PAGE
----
Perhaps you never gave it much thought, but empathy is a huge part of being a person of integrity. The ability to put yourself in another person’s shoes, to see and feel things from their perspective allows you to make better choices. When you can understand what it is like to be lied to, stolen from, made fun of… you are less likely to do those things to other people. That said empathy is not a trait that people are born with. Babies enter this world with just the capacity to be empathetic, but it is parents who must help them develop the actual trait.
The number one way that children learn empathy is when they are treated with empathy. When we become empathetic parents we are showing our children that we respect them, that we are willing to see things from their side, that we value their thoughts and accept them for who they are. Basically when we walk a mile in our children’s shoes we are modeling integrity, compassion, and of course empathy.
Being an empathetic parent is not always easy. Children by nature can push our buttons. But studies show that parents who are more empathetic tend to have better relationships with their children filled with honest open communication. They also tend to be less stressed! Yes you read correctly. Empathetic parents tend to be less stressed because their children are better able to manage their own difficult emotions, can soothe themselves and get angry less often.
It’s easy to be empathetic when your child is feeling hurt, sad or afraid… but what about all those other times… especially when they are being testing and rude? This is when being empathetic is even more important. The first thing we need to do is listen, listen, and um yeah… listen. Our job is to help them to feel understood. We must learn to not take their anger or frustration personally. We need to remain calm, flexible and willing to adjust our language, thoughts, and actions. This does not mean that we are condoning negative behavior; instead we are empathizing and then affirming our belief that they will do the right thing.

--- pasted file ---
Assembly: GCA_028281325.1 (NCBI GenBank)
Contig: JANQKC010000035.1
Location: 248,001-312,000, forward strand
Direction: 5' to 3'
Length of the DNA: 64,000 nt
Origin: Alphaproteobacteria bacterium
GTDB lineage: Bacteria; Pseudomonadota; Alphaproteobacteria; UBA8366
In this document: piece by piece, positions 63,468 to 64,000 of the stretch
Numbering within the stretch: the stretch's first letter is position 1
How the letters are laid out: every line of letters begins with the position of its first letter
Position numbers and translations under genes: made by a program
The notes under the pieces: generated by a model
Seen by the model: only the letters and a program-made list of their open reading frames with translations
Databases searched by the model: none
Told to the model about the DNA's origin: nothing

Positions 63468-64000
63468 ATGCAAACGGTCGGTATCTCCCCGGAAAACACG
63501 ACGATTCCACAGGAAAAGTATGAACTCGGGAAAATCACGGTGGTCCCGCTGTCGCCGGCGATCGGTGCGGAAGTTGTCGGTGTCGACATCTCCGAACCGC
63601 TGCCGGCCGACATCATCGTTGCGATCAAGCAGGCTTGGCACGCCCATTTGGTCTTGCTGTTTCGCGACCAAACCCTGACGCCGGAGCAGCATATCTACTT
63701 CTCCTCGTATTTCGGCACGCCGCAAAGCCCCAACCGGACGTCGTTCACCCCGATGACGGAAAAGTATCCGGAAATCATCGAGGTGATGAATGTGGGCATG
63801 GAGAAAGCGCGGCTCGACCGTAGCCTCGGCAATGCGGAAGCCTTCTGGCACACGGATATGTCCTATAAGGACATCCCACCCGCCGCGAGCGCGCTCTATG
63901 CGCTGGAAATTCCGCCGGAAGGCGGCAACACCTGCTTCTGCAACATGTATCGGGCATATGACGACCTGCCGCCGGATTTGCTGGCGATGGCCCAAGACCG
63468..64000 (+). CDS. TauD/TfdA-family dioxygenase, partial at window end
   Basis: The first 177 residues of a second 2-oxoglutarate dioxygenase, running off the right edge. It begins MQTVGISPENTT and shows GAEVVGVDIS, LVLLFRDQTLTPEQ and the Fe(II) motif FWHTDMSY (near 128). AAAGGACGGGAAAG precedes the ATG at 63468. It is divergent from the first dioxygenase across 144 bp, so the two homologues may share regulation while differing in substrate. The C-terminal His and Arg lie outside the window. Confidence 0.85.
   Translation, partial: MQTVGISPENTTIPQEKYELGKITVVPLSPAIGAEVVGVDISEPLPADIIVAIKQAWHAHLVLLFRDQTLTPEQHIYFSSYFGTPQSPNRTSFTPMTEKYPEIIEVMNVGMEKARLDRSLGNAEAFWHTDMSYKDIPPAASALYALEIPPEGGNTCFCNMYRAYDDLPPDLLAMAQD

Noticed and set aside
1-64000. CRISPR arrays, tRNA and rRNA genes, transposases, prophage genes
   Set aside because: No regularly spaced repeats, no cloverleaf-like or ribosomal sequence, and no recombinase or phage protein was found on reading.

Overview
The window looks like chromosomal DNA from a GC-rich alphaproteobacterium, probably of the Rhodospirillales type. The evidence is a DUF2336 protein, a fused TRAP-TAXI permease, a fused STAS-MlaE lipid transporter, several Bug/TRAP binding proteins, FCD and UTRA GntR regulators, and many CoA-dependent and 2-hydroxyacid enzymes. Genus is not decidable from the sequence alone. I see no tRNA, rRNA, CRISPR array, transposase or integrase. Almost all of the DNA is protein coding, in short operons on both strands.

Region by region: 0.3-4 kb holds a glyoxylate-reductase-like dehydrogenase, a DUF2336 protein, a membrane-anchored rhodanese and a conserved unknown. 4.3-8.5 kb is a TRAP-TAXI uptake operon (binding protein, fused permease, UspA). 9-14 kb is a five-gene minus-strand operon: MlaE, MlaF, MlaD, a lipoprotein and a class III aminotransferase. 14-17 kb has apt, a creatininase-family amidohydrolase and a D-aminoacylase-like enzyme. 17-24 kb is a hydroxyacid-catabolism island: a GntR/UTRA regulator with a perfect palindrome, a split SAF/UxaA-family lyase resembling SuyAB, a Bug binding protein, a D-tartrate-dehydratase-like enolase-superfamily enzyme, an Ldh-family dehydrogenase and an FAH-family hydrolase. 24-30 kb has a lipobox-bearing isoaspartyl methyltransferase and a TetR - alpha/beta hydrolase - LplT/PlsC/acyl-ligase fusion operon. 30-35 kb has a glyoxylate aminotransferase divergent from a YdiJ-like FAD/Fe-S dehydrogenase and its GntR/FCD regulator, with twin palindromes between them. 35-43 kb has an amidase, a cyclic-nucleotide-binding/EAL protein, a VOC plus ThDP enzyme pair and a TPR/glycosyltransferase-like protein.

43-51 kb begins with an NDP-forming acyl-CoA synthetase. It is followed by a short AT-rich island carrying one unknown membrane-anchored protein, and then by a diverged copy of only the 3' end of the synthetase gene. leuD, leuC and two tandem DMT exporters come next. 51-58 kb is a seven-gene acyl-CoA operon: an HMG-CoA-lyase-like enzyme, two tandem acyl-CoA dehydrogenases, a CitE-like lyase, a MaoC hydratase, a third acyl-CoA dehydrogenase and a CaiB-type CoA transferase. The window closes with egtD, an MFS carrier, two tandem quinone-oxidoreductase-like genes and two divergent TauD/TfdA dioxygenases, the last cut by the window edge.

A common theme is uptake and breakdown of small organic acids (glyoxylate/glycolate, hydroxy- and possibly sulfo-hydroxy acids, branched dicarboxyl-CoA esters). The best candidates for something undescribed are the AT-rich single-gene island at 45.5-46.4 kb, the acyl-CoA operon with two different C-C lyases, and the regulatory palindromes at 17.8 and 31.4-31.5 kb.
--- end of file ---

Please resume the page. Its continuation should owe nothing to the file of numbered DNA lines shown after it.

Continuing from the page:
When we parent our children with empathy, it puts us and our children on the same side of any problem. When we show empathy, it sends the message to our children that they are safe to make mistakes and encourages them to take responsibility when they do. When we show empathy it helps our children to think of others, to be more accepting of difference, to appreciate honesty and most of all to have the self-confidence to do the right thing even when it’s not the most popular choice. In other words, empathetic parenting helps us to raise children of integrity!
Integrity is about being true to yourself, your values and your word. Yet it is easier to ignore the situation that my come up – even if it impacts our values. One step in standing up for our values and helping others is being able to understand the other persons point of view. The word for that is EMPATHY.
As adults we know that empathy is a key to our ability to have good social interactions with others. That may include siblings, parents, work or school mates or even someone that we have a fleeting interaction with on the street. How do we help to develop empathy in ourselves or our children?
Here are three questions you might ask yourself or discuss with your children that will help us to understand the other persons point of view.
What are they feeling right now?
How are they viewing the situation
What is really important to them right now?